License vs. Licence
My recent post on Driver License vs. Driver’s License stirred a discussion about the spellings licence and license.
In American usage, the word license is used as both noun and verb:
license (noun): permission to act.
license (verb): to grant or issue a license to someone, usually after special qualifications have been met.
Modern British usage distinguishes between the noun licence and the verb license:
She has framed her licence to practice medicine and hung it on the wall. (noun)
She was licensed just last week. (verb)
According to a note in the OED, the spelling licence for the noun is more etymologically correct than license because it comes from Latin licentia, by way of French licence. The editor notes that licence would be an acceptable spelling for the verb as well, but acknowledges that the spelling license conforms to the rule that governs other noun/verb pairs like prophecy/prophesy and advice/advise.
Although modern British usage prefers the spelling licence for the noun, Dr. Johnson’s 1755 Dictionary of the English Language has these entries for license (so spelled):
License, a permission, liberty. (noun)
License, to grant leave; to permit by a legal grant; to set at liberty. (verb)
Late 19th century British dictionaries “almost universally have license both for noun and verb, either without alternative or in the first place (OED).”
And it’s clear from several of the OED citations used to illustrate the noun licence that at least some British authors and journalists spelled it license up until the 20th century:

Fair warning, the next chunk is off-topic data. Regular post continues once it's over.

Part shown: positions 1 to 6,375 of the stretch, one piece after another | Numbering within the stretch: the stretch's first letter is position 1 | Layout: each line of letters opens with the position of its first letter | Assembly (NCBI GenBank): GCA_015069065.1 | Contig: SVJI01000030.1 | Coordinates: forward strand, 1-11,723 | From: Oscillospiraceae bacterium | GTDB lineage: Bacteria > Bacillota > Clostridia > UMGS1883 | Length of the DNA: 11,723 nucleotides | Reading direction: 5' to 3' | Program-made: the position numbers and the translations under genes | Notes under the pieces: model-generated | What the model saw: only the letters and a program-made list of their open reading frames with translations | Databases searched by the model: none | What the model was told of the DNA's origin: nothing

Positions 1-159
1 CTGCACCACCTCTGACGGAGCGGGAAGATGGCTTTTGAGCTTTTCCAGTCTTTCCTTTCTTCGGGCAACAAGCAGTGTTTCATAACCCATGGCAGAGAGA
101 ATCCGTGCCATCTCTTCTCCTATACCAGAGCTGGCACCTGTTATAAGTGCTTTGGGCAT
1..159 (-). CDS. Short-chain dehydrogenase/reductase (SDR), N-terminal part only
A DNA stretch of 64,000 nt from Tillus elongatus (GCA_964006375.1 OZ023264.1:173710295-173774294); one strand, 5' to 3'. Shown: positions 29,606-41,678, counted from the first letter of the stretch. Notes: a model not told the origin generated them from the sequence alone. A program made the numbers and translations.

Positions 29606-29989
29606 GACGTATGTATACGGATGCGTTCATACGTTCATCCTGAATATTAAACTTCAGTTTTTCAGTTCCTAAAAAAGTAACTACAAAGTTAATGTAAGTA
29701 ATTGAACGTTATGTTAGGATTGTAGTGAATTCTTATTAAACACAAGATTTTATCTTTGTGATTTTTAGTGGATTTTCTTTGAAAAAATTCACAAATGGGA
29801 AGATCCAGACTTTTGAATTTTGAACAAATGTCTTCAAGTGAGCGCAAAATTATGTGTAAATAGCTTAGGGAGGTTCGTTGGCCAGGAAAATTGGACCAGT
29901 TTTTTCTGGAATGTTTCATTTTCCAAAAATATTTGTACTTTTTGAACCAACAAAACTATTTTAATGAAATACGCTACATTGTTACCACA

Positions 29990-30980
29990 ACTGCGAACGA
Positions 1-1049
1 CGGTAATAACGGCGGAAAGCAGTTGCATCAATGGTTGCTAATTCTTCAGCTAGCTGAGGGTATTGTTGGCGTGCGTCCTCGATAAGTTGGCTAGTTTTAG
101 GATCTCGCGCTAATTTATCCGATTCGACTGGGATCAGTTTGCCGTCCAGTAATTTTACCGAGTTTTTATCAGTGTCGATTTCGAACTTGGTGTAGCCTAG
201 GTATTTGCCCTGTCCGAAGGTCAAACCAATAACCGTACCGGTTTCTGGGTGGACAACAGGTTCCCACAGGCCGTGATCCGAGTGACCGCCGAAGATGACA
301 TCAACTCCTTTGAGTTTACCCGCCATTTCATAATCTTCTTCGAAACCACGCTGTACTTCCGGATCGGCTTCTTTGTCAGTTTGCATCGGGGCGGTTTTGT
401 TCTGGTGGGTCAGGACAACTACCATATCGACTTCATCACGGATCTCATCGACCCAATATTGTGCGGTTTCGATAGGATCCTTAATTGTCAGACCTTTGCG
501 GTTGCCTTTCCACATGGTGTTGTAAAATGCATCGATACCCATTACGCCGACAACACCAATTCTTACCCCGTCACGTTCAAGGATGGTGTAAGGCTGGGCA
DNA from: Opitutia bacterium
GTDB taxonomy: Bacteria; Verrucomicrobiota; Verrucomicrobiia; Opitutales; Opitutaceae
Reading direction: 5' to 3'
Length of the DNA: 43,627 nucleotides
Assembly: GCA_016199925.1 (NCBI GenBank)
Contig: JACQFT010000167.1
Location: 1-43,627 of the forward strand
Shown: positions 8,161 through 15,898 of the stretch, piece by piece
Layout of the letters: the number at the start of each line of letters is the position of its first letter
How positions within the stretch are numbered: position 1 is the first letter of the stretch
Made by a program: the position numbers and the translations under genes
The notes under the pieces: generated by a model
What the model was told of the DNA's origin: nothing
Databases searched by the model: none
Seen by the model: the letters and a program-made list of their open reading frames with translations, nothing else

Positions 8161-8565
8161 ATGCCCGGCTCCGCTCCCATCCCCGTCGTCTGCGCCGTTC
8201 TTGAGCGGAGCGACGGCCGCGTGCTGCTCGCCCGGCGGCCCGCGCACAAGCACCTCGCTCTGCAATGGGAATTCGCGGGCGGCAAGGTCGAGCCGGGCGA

Others would confine the license of disobedience to unjust laws. (1861)
The Sandy Foundation Shaken’ was printed without a license from the Bishop of London. (1872)
The same license was granted to him for dealing with all future criminals of the same class. (1888)
These implements of license were originally made by God. (1901)
I like the modern British practice of distinguishing the noun from the verb. In fact, for a very long time, I believed that licence was the only way to spell the licentious kind of liberty described in 1Peter 4:3: “licence, debauchery, hard drinking, noisy revelry, and drunkenness.”
It’s perhaps regrettable that Americans have only one way to spell license, but that’s the rule.
Subscribe and Get a Free eBook: 100 Writing Mistakes to Avoid
- The subscription is completely free, and we only send out one email per week, on Tuesdays
- Our emails are fun and educating and will help you improve your writing skills
- You can unsubscribe anytime you want and keep the e-book as a gift